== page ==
Getting away from the whining about human nature in my previous post, here's what I'm watching on TV on Tuesdays:
On CBS, I watch NCIS. While the cool kids probably don't consider it hip and edgy, I've been a fan since the very beginning. (And when I say "very beginning," I mean I saw the characters in their very first appearance in a two-part episode of JAG, another favorite series.) I like the crime stuff okay, but I could get that from any number of shows. I watch NCIS for the characters.
As soon as I'd heard that Mark Harmon was going to be the lead, I was probably sold on NCIS. He's one of those old-school TV stars, like James Garner or Robert Conrad, who just seems to slip effortlessly into the roles he plays, and totally owns the screen when he's on it. As NCIS agent Leroy Jethro Gibbs, he epitomizes cool on TV like nobody else I can think of. He's such a force for calm and reason on the show, which really helps sell it on those occasions that he explodes into righteous anger. He also balances the zanier, more extreme characterizations of the other members of his team, and it's those characters that make the show so watchable.
This season, NCIS is joined by spin-off NCIS: Los Angeles. It would be easy to dismissively say, "It's just like NCIS, only in LA," but I'm happy to say it's not quite that simple. Like the parent show, it's got a distinctive visual style, and it's got the same sense of humor. But instead of dealing with a team of characters, it pretty much focuses on a pair of partners, played by Chris O'Donnell and LL Cool J. The interplay between them is like watching a fun buddy movie. It doesn't have a complex, twisty mythology involving time-traveling islands or anything but, like Castle, which I talked about last week, sometimes a show can keep you coming back by giving you characters you want to spend time with.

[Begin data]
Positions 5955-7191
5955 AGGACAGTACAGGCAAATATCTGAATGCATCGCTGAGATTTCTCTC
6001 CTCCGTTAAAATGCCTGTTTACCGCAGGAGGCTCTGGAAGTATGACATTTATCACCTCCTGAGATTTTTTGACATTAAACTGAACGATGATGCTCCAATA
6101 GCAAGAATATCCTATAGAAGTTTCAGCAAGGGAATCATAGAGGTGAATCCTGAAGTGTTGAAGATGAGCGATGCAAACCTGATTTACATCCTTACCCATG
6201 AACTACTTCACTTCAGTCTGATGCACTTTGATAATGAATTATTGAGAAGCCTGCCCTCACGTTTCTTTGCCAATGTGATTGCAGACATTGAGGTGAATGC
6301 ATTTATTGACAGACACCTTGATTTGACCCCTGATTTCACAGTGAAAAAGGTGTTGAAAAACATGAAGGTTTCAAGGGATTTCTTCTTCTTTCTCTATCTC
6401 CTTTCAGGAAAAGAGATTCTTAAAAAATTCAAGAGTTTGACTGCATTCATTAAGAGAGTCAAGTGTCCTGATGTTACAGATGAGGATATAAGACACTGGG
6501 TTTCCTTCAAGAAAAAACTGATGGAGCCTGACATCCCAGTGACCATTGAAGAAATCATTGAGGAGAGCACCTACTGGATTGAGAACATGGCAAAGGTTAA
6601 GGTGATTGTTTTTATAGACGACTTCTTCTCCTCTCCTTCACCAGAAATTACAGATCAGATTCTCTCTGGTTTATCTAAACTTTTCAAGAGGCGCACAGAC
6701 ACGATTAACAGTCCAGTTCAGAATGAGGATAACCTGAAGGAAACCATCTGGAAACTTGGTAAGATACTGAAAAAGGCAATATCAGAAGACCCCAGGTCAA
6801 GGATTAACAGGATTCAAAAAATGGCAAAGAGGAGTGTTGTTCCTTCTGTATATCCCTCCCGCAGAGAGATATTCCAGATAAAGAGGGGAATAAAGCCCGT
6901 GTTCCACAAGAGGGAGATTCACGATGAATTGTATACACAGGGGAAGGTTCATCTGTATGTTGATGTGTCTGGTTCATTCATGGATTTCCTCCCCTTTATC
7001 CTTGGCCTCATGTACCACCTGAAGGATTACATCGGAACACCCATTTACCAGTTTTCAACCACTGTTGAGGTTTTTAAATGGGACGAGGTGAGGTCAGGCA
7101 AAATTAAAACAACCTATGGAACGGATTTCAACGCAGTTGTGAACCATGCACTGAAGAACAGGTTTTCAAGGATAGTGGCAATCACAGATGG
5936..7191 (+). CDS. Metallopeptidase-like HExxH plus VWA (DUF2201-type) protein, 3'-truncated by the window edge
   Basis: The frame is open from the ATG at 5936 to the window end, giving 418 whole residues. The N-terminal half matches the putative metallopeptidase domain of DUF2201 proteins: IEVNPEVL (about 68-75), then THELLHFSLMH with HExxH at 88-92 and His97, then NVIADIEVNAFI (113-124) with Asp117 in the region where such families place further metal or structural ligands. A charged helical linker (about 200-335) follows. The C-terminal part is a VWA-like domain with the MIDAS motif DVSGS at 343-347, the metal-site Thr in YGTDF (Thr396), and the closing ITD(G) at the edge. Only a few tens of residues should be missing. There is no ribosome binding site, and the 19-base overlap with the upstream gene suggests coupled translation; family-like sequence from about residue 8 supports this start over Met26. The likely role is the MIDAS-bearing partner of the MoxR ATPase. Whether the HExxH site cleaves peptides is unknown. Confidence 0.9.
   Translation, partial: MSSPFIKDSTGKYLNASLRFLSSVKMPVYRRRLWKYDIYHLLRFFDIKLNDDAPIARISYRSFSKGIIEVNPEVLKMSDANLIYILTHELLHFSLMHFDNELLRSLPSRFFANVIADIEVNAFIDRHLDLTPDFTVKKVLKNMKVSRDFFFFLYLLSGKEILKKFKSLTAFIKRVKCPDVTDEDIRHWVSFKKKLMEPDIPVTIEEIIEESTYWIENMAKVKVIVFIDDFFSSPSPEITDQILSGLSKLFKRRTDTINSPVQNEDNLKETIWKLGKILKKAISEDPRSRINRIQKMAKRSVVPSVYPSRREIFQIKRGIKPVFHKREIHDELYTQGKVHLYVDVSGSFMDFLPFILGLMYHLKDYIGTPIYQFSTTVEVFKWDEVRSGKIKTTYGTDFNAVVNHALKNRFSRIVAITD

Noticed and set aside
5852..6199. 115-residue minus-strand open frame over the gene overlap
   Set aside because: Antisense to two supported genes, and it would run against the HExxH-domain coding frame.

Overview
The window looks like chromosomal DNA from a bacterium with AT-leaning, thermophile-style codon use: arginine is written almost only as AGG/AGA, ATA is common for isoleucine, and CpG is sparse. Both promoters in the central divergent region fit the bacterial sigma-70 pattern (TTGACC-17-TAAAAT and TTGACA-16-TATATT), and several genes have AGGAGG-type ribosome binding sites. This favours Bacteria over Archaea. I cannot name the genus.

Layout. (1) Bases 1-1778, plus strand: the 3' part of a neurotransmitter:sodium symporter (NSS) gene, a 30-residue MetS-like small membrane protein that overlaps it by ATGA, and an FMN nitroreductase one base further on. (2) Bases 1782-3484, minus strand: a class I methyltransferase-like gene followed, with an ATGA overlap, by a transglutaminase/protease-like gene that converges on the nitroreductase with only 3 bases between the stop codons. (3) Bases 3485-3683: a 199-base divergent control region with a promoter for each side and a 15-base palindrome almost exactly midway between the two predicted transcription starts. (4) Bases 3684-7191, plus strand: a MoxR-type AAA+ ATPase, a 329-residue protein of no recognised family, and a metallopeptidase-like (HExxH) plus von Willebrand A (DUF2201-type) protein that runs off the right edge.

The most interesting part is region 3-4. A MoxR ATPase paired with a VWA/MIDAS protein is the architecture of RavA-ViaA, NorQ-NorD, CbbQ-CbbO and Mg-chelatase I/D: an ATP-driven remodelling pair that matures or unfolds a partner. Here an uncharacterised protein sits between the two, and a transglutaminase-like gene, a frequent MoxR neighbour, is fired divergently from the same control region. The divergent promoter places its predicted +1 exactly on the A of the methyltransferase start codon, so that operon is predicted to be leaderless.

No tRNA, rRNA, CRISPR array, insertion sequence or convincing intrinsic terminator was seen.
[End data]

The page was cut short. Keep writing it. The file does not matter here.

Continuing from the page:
The third Tuesday night show I'm watching is also new this season, The Forgotten, produced by CSI/Pirates of the Caribbean/Big Explodey Action Movie guy Jerry Bruckheimer. It's a crime/procedural series about a group of civilians who try to identify unidentified victims of crime after the police no longer have the resources to devote to now-cold cases. And it's got that Jerry Bruckheimer TV series dark, moody, broody look and feel to it.
It's also got Christian Slater as the lead. I like Christian Slater just fine, but that wasn't the selling point. No, it was a combination of Michelle Borth (from the HBO series Tell Me You Love Me) in the cast and Stephen Gallagher as writer/producer that got me watching. Gallagher has written books and other TV shows that I've really liked, most recently creating last season's short-lived Crusoe. And Michelle Borth is hot.
I can't say I've completely embraced the show in the same way I have NCIS: Los Angeles or other new shows this season. I watched the pilot, skipped the next episode, but came back the following week and have stuck around since. What keeps me interested, I think, is the focus is more on identifying the victims and learning who they were than on solving the crime. Instead of focusing on forensic detail, we see the characters talking to people to learn about the victim as a person. That feels just a little more positive and interesting to me, and that's what keeps me coming back.
As I write this, I haven't seen the premiere of the remake of V but I'm totally planning on watching it. I loved the original V miniseries as a kid, and this one is produced by Scott Peters, creator of The 4400, another much-missed favorite. Plus it's got Elizabeth Mitchell, Morena Baccarin, and the chick who played Supergirl on Smallville. So, you know, totally there.